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Spat Spatiotemporal Epidemiol. 2012 Sep;3(3):195-203. doi: 10.1016/j.sste.2011.11.001. Epub 2011 Nov 28.

Assessing spatial accessibility to mental health facilities in an urban environment.

Author information

1
Primus Group, Clinical Research Center (CHUS), Department of Family Medicine, Faculty of Medicine, Université de Sherbrooke, 300, 12th Avenue North, Sherbrooke, Québec, Canada J1H 5N4. ngaminingui@gmail.com

Abstract

Canadian provincial health systems are obligated to ensure access to health services for all citizens, based primarily on the principles of "universality" and "accessibility" which is enshrined in the Canada Health Act. Nevertheless, less than 40% of Canadian with mental health problems uses mental health services. Efforts to understand underutilization of mental health services have focused on individual and neighborhood characteristics. The aim of this study was to examine whether we could identify areas with mental health facilities shortage in the southwest of Montreal which may possibly explain disparities in access to mental health facilities. We applied the two-step floating catchment area method for our analyses. The results of our analysis show that mental health services are not equally distributed in the southwest of Montreal and in consequence, accessibility scores vary greatly from one DA to another.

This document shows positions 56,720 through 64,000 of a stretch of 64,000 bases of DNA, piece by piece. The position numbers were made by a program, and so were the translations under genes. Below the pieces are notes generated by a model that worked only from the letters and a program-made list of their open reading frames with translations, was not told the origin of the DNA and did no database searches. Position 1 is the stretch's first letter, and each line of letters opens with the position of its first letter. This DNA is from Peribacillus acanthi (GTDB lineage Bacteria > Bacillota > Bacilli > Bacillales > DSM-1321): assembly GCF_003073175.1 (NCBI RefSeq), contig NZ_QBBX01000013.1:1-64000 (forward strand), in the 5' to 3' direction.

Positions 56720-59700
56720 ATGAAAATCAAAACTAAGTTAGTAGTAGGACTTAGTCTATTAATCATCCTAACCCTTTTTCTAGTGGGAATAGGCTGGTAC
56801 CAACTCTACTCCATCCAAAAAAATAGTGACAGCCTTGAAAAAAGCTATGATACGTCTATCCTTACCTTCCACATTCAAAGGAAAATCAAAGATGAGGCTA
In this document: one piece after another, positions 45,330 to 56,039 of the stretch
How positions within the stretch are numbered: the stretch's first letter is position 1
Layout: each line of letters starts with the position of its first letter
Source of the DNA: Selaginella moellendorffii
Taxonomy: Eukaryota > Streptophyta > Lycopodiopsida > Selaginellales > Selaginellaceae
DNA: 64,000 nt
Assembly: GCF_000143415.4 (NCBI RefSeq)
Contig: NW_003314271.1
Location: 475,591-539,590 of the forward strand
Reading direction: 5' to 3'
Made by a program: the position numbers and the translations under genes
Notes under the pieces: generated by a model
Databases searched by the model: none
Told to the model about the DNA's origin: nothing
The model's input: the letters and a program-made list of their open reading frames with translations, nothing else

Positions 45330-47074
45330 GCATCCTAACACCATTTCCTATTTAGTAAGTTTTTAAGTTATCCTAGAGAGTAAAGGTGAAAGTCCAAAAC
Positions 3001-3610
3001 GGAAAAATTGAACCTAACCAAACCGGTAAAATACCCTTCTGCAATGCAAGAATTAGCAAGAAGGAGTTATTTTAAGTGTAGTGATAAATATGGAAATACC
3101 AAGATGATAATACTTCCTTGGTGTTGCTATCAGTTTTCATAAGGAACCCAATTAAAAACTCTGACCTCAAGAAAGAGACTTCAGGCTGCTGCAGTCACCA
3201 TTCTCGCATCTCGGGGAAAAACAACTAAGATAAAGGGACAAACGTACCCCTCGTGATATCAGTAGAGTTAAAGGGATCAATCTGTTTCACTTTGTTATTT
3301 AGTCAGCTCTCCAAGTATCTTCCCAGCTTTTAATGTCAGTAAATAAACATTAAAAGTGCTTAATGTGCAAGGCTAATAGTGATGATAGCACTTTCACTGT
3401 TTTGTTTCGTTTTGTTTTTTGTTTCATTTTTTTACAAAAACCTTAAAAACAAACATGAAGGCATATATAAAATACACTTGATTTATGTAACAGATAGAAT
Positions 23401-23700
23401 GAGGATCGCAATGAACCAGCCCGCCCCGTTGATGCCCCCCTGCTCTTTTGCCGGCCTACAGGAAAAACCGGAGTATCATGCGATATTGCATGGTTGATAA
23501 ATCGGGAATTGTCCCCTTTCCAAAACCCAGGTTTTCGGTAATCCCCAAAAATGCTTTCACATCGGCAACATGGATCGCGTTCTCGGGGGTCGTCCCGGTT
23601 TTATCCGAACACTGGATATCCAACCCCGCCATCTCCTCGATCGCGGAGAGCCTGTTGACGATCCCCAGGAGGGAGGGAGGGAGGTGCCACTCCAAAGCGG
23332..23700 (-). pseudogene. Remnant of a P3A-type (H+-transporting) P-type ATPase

PMID:
22749205
DOI:
10.1016/j.sste.2011.11.001
[Indexed for MEDLINE]

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